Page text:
Education versus training


Robert Chaves, PMP, is vice president of project management at Fifth Third Bancorp, Cincinnati, Ohio, USA. The financial services company has $105.2 billion in assets and 19 affiliates with 1,123 full-service banking centers.

photograph by JOE HARRISON

Institutionalizing project management practices in a corporation of more than 20,000 employees takes time. At Fifth Third Bancorp, Cincinnati, Ohio, USA, we only chartered our project management office (PMO) two years ago. However, in that time, our executive team has recognized the advantages—in cost savings, improved quality and time to market—that a PMO delivers through the standardization and socialization of processes.

We developed our PMO through collaborative relationships with our customer base and key governance departments throughout the company. Our success is built upon these associations, which is why the PMO is seen as a partner by IT and the business lines.

Early in the development of the bank's PMO and project management process, Fifth Third recognized the importance of education, rather than just training. Our project managers are viewed as the future leaders of the organization, so we looked at what leadership competencies were valued within the bank's culture. We then benchmarked those competencies to industry-accepted project management skill sets and identified behavioral indicators to which we directly mapped our class roster. Doing this ensured our classes would go well beyond simple training into educational and leadership development. We are committed to teaching more than theory, and have adopted a Harvard Business School case study approach to our classes. Students dissect past bank projects and learn from on-the-job examples of project successes and challenges.

Students dissect past bank projects and learn from on-the-job examples of project successes and challenges.

Working closely with human resources, our PMO is constantly working to improve the career track for project managers. They have a clear understanding of how to progress from an apprenticeship to a senior-level position. Armed with the mix of general and product-specific knowledge that our program provides, they can actively manage their careers to move through the career path vertically or make a lateral move.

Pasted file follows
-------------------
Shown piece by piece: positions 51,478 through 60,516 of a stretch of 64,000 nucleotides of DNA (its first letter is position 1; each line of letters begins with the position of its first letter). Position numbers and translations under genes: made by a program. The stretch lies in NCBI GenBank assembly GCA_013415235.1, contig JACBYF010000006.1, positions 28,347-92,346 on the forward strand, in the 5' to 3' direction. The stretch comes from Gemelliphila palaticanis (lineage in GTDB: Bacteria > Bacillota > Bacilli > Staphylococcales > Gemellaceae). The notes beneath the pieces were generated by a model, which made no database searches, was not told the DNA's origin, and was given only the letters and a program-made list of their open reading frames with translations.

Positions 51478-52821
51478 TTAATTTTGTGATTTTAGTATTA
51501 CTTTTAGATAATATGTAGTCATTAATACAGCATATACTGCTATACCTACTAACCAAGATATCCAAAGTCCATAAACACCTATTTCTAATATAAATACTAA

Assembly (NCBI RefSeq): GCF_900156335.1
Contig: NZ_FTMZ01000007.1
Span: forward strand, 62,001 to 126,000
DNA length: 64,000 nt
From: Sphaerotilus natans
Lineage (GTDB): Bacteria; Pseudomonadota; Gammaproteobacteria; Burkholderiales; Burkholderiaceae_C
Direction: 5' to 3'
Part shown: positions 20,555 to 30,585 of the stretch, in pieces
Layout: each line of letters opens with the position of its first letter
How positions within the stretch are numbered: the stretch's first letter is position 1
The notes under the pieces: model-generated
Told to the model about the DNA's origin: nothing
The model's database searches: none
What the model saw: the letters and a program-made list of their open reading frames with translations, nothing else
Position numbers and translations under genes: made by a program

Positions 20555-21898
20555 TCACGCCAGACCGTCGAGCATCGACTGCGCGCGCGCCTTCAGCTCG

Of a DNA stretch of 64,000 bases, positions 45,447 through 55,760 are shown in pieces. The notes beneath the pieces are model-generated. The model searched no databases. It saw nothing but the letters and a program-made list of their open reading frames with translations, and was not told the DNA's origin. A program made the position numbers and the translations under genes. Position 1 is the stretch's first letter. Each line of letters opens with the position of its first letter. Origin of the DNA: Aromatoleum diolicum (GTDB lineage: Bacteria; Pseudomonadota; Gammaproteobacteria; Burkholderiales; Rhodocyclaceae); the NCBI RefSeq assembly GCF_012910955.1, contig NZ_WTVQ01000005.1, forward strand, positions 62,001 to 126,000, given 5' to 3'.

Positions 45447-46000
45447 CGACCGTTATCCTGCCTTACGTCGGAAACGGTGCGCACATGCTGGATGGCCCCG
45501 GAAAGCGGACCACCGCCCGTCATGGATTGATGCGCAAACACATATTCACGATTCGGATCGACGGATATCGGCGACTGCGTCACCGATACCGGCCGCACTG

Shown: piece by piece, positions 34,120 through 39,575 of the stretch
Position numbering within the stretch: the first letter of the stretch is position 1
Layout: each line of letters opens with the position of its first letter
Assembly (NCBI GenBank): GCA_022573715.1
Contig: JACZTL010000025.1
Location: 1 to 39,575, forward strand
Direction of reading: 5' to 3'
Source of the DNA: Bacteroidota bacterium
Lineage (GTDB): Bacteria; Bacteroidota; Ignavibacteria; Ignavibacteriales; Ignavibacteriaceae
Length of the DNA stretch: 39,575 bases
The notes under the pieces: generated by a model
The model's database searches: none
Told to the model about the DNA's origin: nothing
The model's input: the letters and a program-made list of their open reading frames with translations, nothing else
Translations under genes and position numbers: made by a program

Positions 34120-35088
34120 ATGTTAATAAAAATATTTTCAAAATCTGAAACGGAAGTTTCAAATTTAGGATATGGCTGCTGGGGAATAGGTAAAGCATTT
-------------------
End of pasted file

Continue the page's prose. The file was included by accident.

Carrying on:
The benefits of institutionalizing project management are realized when a company starts to use a common language. When various departments start looking at problems using the same structured approach, it provides the basis for repeatable processes that tend to produce consistent outcomes, increase quality and reduce rework.

Quality cannot simply be inspected or audited into projects. It must be a planned effort executed throughout the project life cycle. With the help of our quality assurance and business analytic team (a subset of the PMO), we are weaving value into our homegrown methodology by creating standards that every project must address. We also are making business analytics and quality assurance an integrated part of the PMO's educational offering and providing the company with the automated tools necessary to structure testing and quality assurance work. This approach to managing projects has resulted in a 33 percent reduction in the effort needed to design, develop, execute and report on testing during a project's life cycle. Consistent and repeatable system and performance testing has helped the organization reduce production defects and outages, resulting in better customer service. PM




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